"The Indie anorak meets Deep House. A place where they all collide."
Dr. Rob sez:
"… tapes of Andrew “giving it up” on Kiss 100, Wednesday nights 1 to 4 AM, for a month in 1994. The recordings, pitched somewhere between the warm-up at Sabresonic and Weatherall`s hugely influential “Nine O`Clock Drop” compilation on Nuphonic, are certainly not Shoom, but some of the tracks are old favourites, and for someone who was a self-confessed Weatherall groupie for a good long while, I don`t think Andrew`s style and taste have changed at all. Though the records might have got a bit easier to mix, and the ecstatic flash of the cross-fade sadly consigned to the realm of legend. But then I might be a bit biased, since I can hear Brilliant and Airstream in something like Clement Meyer`s “Unconditional Unknown”, and to me The Utah Saints don`t sound so different to Grinderman. Dub, Funk, guitar squalls, big fucking bass-lines, trippy electronics, and a touch of Post-Punk edginess. An energy stolen from Go-Go. The serendipitous genius of the enthusiastic amateur. New Order, of course. The Indie anorak meets Deep House. A place where they all collide.”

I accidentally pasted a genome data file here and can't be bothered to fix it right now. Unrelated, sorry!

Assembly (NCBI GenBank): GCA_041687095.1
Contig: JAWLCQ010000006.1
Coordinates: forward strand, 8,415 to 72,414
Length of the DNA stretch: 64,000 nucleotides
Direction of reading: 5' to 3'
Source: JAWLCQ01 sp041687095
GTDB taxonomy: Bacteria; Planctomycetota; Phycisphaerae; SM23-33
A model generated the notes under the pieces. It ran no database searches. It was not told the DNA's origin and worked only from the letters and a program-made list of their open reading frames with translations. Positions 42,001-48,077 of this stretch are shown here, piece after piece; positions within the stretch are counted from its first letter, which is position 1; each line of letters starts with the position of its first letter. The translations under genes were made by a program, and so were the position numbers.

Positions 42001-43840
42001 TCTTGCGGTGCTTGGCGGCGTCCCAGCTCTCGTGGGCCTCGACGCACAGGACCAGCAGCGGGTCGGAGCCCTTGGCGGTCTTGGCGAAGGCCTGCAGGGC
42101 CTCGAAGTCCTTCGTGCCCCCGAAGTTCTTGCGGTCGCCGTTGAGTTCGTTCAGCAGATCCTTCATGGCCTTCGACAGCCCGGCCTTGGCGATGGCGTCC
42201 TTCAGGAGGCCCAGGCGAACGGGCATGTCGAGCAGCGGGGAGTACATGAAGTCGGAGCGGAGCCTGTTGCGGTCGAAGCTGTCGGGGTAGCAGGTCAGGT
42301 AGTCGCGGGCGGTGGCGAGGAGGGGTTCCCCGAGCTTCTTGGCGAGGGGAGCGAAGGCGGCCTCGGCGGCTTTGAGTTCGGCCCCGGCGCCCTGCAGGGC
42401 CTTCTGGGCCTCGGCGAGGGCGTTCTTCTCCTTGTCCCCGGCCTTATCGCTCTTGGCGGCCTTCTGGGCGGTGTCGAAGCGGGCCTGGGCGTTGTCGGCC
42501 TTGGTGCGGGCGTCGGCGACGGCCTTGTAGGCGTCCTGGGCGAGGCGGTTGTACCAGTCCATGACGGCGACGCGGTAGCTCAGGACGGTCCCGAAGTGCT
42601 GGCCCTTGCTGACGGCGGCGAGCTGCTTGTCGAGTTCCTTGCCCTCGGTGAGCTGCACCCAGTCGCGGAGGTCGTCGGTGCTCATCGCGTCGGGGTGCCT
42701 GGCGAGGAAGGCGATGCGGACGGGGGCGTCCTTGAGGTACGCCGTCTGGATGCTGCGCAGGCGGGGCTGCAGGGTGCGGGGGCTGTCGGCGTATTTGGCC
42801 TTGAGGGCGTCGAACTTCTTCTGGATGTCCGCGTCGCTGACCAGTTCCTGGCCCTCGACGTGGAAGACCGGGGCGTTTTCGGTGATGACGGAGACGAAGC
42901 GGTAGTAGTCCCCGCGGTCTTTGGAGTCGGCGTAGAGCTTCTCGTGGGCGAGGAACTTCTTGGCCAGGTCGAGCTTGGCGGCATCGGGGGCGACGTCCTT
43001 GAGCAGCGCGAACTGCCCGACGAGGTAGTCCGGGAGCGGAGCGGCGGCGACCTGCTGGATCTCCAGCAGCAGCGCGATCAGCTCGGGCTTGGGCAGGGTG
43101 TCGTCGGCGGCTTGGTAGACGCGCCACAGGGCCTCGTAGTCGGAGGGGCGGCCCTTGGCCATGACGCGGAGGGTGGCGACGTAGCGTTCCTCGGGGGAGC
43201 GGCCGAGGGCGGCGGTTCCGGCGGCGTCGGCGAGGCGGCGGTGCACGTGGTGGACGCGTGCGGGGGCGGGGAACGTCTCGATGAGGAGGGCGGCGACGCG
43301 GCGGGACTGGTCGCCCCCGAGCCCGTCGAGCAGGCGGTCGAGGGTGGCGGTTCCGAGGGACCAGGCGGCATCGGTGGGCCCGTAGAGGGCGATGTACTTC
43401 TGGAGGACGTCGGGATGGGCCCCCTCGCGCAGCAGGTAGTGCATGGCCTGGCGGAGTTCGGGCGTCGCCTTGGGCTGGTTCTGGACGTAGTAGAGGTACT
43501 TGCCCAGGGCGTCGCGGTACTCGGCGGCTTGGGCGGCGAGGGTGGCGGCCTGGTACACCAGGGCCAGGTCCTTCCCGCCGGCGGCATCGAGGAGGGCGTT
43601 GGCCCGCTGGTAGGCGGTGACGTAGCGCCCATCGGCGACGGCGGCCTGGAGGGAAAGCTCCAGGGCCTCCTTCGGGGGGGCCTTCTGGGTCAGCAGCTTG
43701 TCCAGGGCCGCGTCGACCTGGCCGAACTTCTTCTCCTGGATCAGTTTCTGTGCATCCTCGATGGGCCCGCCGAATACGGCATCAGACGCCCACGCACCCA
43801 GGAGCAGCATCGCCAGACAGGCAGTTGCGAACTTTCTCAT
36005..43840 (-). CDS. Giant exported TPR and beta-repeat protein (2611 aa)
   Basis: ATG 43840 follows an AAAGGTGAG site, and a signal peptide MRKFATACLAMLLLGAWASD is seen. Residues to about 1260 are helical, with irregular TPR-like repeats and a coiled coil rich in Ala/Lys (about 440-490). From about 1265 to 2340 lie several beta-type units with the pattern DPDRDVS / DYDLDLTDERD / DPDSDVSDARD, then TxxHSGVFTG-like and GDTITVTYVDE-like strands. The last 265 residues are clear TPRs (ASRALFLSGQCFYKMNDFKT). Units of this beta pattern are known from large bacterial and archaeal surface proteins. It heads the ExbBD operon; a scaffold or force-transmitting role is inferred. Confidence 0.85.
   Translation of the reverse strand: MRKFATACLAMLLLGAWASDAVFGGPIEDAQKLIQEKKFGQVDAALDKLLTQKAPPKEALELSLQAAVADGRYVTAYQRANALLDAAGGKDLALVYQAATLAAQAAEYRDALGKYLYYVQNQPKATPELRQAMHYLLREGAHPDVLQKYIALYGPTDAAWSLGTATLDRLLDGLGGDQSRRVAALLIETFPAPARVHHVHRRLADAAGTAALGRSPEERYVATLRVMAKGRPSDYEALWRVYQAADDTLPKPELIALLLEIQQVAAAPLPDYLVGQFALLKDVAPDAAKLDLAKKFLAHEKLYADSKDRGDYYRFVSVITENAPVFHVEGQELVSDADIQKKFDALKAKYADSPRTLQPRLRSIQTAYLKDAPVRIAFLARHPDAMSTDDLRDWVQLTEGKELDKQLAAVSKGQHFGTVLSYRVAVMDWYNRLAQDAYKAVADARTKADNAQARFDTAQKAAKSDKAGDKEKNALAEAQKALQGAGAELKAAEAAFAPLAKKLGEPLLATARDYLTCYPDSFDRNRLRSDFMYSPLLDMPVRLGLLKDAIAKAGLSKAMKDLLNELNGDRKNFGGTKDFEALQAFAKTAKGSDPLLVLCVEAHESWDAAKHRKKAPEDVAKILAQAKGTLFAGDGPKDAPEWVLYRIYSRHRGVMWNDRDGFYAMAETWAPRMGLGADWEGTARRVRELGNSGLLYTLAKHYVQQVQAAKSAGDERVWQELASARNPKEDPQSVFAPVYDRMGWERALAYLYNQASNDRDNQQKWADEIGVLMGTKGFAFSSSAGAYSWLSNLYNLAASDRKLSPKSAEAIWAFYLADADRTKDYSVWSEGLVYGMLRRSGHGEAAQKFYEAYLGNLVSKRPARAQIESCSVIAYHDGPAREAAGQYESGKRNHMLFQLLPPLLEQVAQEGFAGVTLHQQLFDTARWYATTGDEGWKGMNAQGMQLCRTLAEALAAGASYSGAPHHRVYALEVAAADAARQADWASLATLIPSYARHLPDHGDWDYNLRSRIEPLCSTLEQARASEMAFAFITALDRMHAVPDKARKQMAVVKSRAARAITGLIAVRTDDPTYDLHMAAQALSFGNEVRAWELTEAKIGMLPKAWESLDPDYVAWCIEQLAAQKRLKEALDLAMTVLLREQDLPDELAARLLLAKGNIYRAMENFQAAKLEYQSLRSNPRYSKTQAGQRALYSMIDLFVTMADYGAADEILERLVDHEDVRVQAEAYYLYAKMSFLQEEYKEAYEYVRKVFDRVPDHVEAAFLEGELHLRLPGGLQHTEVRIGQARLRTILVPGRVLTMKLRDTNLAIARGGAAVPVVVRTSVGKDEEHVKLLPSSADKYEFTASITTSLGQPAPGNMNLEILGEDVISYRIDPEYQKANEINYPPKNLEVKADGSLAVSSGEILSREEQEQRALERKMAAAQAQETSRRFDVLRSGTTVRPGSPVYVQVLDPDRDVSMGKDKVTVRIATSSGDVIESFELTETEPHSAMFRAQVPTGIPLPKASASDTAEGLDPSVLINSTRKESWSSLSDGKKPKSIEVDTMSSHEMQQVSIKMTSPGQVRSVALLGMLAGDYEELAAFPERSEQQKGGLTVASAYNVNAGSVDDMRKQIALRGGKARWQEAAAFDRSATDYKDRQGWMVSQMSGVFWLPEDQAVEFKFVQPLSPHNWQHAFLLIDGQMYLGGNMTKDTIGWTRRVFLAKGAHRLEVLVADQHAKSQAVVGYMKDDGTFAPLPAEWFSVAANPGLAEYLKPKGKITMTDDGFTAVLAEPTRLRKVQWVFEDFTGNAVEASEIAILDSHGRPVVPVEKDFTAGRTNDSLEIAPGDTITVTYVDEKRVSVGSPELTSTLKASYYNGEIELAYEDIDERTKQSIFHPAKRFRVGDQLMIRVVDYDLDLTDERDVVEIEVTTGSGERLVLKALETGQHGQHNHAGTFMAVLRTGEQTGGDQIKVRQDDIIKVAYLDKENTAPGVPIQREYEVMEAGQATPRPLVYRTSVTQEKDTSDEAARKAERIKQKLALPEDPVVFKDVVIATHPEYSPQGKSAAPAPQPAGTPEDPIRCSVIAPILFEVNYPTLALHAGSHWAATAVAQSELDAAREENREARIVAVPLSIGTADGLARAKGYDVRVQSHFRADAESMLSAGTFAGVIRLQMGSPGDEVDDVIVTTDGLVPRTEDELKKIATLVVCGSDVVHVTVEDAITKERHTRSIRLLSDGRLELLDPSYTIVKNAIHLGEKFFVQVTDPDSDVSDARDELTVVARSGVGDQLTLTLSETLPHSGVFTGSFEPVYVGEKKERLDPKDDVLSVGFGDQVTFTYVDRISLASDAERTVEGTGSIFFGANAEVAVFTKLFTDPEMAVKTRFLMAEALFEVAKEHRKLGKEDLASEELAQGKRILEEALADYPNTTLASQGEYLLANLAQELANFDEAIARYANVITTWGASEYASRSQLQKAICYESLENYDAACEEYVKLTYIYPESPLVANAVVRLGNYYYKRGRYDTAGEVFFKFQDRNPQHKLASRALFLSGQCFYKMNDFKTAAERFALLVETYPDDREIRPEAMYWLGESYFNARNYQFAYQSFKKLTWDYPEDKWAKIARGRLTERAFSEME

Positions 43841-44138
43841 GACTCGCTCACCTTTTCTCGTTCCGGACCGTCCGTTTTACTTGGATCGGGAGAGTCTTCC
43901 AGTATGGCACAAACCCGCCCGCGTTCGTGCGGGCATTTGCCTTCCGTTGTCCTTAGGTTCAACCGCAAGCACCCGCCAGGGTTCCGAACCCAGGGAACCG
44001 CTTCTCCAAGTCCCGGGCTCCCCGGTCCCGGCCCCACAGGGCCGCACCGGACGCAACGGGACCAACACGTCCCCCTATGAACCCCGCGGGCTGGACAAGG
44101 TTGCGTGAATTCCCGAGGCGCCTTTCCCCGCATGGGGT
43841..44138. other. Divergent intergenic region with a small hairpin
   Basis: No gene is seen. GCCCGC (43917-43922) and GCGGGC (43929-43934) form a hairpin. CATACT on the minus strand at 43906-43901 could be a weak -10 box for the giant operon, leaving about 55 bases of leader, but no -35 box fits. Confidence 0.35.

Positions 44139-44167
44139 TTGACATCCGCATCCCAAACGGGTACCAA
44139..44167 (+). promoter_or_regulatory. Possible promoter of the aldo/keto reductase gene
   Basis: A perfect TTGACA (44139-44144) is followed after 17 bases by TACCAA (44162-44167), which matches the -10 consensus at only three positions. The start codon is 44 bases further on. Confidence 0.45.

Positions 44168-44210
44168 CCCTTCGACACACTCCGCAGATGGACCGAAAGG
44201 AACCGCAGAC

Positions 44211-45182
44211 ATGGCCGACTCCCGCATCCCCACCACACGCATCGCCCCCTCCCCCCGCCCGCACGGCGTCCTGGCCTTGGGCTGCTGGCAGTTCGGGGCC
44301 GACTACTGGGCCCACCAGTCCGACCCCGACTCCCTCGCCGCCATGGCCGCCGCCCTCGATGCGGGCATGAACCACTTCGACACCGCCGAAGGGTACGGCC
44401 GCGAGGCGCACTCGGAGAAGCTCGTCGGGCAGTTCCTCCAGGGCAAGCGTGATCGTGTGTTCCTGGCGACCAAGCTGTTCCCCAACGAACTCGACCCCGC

"For me, there is a personal legacy of a thousand nights journey into day. From Kazoo underneath Praed Street to Kinky Disco to Gosh to the Primal Scream gigs at Hammersmith Palais and Leicester Square. To Sabresonic. To Bloodsugar in Hoxton. Singing “Velocity Girl” to Bobby G at Dingwalls, discussing Chris & Cosey at Moist, and pestering Nina at Pure Sexy. From Edie Brickel bootlegs to epic floor-clearing remixes of The Love Corporation. From “Damaged” to Dr John to Yabby U, Mad Professor, Tenastillin. To the Aphex Twin. From Throbbing Gristle to Steve Jesse Bernstein to The Khromozones. From The Chilites to Balil. I definitely got an education. "